New organizational cultures and contexts for schools...yes!  But are we truly ready to begin examining our basic shared beliefs as a community, as an organization or will we satisfy ourselves by impacting the first two levels and not be too disruptive? There are leaders everywhere who see the landscape and have sights set on the horizon. They lead taking advantage of the plethora of resources. They exercise freedom in the knowledge that the way schools are organized and the context within which they operate can become different. But, they often do not enjoy long term success within districts.

What's the Plan?
Constant connection to meaning and purpose is crucial.  But, the environment in which that connection is made is not simply in the hands of a leader.  It arises from a community, reflected by a board in most cases. It is formed daily by adult and child interactions. It is articulated and lived in a variety of ways. Policies are guided by it and decisions give it integrity. School culture is at the core of our environments. 

Steve Gruenert and Todd Whitaker write in their book "School Culture Rewired"

When we speak of changing schools into more collaborative organizations, what we really mean is that we want to change the nature of the relationships, or patterns of relating (p.51).

Once again, "changing the nature of relationships", not a skill taught in certification programs for leaders and not a professional development opportunity selected by leaders or supported by most boards of education, is central to the work of leaders.  Why? Because it is a reflection of the assumptions we make about others, their value and their motivation. We usually don't talk about these. We talk about behaviors and wonder why we can't get others to change theirs.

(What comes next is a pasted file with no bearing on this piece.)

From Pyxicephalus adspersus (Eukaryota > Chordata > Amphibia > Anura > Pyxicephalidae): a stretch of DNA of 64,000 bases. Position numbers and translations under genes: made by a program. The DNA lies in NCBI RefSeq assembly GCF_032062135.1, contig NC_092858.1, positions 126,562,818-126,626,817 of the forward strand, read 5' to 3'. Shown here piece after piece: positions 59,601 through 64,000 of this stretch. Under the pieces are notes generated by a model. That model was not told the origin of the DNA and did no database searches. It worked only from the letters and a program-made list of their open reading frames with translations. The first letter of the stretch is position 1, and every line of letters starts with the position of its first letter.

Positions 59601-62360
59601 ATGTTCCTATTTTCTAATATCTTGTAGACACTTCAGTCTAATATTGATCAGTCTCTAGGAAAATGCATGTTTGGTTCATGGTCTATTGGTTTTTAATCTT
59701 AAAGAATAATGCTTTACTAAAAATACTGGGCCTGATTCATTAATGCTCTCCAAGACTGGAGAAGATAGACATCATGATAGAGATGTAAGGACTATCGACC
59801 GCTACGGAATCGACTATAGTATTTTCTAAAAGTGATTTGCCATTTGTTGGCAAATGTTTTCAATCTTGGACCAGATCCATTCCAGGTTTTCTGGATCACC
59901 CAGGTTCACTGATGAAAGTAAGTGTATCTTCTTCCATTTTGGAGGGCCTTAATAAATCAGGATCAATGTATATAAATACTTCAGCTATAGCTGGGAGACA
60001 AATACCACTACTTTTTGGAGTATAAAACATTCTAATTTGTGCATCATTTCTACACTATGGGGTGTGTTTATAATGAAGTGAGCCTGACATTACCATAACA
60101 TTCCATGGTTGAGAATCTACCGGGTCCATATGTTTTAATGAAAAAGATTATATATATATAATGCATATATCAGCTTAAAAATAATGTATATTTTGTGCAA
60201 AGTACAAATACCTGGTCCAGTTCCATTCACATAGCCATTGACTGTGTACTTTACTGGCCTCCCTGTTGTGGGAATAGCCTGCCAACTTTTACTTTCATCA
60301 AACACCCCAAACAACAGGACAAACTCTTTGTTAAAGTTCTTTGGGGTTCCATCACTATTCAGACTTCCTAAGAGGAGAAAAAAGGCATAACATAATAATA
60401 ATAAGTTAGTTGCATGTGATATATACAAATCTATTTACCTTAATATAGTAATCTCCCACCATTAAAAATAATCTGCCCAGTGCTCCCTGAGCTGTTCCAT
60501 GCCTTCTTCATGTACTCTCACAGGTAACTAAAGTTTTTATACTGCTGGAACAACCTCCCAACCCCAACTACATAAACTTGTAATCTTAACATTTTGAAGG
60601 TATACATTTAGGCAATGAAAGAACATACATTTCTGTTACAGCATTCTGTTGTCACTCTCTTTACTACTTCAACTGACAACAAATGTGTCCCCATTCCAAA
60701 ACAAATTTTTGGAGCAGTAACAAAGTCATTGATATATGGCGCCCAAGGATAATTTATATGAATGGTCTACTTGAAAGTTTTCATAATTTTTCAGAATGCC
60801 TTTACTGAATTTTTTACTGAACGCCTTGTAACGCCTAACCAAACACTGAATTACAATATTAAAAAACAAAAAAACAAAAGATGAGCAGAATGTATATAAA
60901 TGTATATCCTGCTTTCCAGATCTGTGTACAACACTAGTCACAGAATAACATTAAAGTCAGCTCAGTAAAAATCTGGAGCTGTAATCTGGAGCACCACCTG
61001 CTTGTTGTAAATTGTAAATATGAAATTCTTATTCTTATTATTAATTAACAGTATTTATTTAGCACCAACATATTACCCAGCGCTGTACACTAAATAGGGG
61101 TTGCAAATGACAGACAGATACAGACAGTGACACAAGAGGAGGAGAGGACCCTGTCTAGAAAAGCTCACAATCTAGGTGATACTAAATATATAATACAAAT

There are questions to be answered that can help formulate a leader's plan to open a conversation that will allow movement toward the horizon in community with others. Each leader, each community, will have unique answers so the design for each becomes individual.  Here are just some of those questions:

  1. Am I trusted? Do I trust others? Who?
  2. Is our school community truly welcoming to all students and parents?
  3. Do we want to be inclusive of teachers and staff or directive of them?
  4. What do we believe about learning? Has this belief been impacted by this century?
  5. Where do we stand on a continuum between risk and security or one between conformity and uniqueness?

Even if these questions can be given a quick yes or no, search more deeply and see if the evidence supports the response?

Any plan for systemic change must be bolstered by serious attention to the cultural shifts that might be needed simultaneously. Schools remain structured around the 20th century, which was rooted in routine and stability.  We are living in a spontaneous century. We attempt to do our research, rely on data and discover facts while around us swirls the larger world where opinions matter most and opinion makers dominate. We become boundary navigators between two worlds: one within our walls, and the other outside of our walls.  At the core of our action are the assumptions we make about people, our organization and the world. We are most effective when those are shared assumptions.


Gruenert, S. & Whitaker, T. (2015). School Culture Rewired: How to Define, Assess, and Transform It. Alexandria, VA: ASCD
Martin-Kniep, G.O. (2008).  Communities that Learn, Lead, and Last:  Building and Sustaining Educational Expertise. San-Francisco: John Wiley & Sons, Inc.
Schein, E.H. (2010). Organizational Culture and Leadership. San Francisco: Jossey-Bass

Connect with Ann and Jill on Twitter or by Email.

Illustration by iqoncept via 123rf